Zipcar (ZIP) offers a unique investment opportunity for Avis Budget Group (CAR) as the company is experiencing a remarkable growth rate. Due to its relatively short history as a public company, its shares were significantly undervalued based on a number of metrics. It appears that the recent announcement for Avis to acquire Zipcar is a good deal, despite the seemingly large premium.
This article will discuss why Zipcar is an attractive acquisition as a growth opportunity and from a valuation view point. Finally, a discussion of the competition and the threats will analyze Zipcar's long-term opportunities that make it a good fit for a more traditional car rental company such as Avis.
Since going public in April of 2011, Zipcar's stock price is down about 70% (prior to the Avis deal). While the stock is down significantly, the company's sales have been growing from $106 million in 2008 to $241.7 million in 2011. For the first nine months of 2012, sales are $208.2 million or up 16.4% compared to the first nine months of 2011. These are impressive results by any means, especially when considering that two major competitors, Hertz (HTZ) and Avis, are experiencing declining sales. For example, Hertz 2011 revenues were $8.1 billion compared to $8.4 billion in 2008, a decline of 3.7%. Similarly, Avis revenues declined from $4.6 billion in 2008 to $4.3 in 2011, a 6.5% drop. However, both Hertz and Avis maybe reversing these trends. As of September 30, 2012, Hertz and Avis year-to-date sales were up 6.3% and 32.6%, respectively, when compared to the same period in 2011. When looking at the three companies' price to earnings to growth ratios (PEG), Zipcar has the second lowest ratio of 0.87 between that of Avis of 2.01 and Hertz of 0.4.
Under Avis' ownership, Zipcar should be able to continue its growth while improving its profitability as the company refines its business model and adds additional efficiencies, services and options. For example, Zipcar is focusing on offering Zipcar for businesses (Z4B) and governments (Z4G), Zipvan, limited no annual fee services (tested in Canada), and breaking into new geographic markets including U.S. and international markets (latest were acquisitions in Spain and Austria). Operationally, technology is at the core of Zipcar and should enable it for a continued and relatively uninterrupted growth. The company is focusing on digital, mobile, social, and grass root marketing that utilizes data the company has gathered for more than ten years of operational history. This together with Avis' own resources (financial and operational), could ensure long-term success.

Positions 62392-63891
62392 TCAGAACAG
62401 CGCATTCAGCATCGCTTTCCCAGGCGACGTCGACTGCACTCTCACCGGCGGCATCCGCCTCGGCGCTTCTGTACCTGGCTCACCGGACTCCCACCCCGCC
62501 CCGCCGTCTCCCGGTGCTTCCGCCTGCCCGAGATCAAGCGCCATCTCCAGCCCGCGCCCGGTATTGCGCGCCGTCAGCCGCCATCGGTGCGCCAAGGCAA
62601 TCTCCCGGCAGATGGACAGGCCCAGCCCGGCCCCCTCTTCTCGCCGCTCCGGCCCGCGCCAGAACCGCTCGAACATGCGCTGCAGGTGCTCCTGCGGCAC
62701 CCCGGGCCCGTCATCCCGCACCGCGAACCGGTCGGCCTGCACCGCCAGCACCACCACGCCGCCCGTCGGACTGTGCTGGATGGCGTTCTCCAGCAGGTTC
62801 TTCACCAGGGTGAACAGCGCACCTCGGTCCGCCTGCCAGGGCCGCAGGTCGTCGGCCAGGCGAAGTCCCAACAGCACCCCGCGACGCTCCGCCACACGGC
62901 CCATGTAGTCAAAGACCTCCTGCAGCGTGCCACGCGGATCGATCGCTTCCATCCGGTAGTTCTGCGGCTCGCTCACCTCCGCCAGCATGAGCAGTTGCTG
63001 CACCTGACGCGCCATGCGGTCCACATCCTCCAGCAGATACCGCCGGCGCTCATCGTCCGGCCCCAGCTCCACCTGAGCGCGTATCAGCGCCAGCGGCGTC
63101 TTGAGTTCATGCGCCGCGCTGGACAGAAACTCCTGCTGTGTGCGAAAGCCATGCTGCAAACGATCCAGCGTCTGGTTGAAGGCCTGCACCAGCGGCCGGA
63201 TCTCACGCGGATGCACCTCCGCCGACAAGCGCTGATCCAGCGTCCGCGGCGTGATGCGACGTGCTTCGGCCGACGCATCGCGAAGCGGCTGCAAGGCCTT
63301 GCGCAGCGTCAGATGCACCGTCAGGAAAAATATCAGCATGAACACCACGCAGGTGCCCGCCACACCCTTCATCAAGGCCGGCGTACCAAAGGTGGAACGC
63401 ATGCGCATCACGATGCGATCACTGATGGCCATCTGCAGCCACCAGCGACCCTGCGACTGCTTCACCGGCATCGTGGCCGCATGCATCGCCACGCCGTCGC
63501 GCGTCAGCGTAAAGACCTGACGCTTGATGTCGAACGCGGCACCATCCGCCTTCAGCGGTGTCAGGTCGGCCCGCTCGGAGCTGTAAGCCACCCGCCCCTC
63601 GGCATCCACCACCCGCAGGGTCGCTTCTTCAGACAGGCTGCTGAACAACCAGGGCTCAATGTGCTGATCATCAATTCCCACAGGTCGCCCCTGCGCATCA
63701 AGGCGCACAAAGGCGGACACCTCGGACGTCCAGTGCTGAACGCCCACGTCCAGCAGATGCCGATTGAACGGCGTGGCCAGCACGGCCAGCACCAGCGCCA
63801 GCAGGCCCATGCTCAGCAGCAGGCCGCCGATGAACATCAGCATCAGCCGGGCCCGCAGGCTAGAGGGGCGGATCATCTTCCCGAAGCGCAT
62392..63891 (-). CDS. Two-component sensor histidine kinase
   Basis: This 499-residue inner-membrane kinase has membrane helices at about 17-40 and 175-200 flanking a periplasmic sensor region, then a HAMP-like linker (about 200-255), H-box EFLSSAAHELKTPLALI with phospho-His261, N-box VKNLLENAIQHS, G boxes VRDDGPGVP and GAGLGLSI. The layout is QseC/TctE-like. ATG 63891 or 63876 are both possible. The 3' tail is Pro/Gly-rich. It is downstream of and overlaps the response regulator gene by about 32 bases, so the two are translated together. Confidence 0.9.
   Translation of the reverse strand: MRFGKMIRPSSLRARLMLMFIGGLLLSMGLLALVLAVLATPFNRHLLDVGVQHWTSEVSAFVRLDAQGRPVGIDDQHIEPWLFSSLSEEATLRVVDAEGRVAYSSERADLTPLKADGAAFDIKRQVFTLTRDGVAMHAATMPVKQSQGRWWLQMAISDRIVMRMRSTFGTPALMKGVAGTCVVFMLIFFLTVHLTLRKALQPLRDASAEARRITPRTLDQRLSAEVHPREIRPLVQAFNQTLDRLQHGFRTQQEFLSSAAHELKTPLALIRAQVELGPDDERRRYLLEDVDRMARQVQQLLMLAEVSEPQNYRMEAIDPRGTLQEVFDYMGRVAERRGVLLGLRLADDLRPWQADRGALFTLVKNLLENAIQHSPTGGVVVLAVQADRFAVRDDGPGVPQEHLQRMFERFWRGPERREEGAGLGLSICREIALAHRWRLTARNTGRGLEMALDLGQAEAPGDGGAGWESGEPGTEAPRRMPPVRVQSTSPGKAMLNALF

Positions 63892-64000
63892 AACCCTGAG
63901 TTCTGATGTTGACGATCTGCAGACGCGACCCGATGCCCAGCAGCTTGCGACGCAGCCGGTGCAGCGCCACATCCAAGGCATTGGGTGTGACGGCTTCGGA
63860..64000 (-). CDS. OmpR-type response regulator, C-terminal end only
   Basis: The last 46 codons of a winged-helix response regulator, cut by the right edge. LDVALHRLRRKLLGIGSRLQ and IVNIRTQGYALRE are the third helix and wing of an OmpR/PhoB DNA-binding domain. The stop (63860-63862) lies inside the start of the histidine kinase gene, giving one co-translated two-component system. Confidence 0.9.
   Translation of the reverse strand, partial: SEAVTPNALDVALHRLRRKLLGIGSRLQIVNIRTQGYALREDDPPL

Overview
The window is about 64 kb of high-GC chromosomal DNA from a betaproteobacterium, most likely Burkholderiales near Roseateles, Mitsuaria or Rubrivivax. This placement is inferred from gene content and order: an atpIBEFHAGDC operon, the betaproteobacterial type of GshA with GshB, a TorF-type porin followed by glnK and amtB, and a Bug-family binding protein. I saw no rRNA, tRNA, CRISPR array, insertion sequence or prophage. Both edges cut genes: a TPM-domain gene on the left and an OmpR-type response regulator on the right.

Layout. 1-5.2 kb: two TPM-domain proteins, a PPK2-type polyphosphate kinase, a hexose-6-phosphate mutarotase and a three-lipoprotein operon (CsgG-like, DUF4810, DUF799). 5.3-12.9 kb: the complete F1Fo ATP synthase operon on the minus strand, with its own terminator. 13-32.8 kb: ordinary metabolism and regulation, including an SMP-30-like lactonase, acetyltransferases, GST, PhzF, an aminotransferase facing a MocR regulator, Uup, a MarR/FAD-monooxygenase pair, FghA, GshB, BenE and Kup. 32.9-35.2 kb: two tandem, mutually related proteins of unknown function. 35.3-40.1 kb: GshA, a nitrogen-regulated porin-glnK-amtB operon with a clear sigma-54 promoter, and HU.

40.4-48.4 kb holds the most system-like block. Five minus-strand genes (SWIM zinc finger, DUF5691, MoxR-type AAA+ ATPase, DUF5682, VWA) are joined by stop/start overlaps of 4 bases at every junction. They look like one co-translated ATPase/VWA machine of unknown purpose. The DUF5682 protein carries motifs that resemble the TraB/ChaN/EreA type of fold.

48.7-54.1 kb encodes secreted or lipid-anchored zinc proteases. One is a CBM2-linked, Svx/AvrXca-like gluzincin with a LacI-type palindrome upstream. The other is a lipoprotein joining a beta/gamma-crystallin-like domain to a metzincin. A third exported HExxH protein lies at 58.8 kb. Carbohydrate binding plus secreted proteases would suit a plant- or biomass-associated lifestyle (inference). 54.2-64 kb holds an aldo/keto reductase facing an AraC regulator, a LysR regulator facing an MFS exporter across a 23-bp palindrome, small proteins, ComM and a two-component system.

Despite a nearly 50% premium to Zipcar's prior day closing share price, Avis' acquisition looks like a good deal. Zipcar is a relatively new company that is experiencing significant growth. Importantly, for an acquirer, it is able to maintain strong fundamentals. Zipcar has several valuation ratios (based on pre-deal stock price) that are comparable to the more established (with lower growth rates) car rental companies. For example, Zipcar has a better liquidity, as measured by the long-term debt to equity ratio of 0.5 compared to 5 and 13.6 for Hertz and Avis. In terms of price to book value ratio, Zipcar has the most attractive valuation with a ratio of 1.4 compared to price to book value ratios of 2.6 for both Hertz and Avis. Low debt levels and book value, make Zipcar an excellent acquisition target. Even at a 50% premium, Zipcar's book value is below that of Avis and Hertz.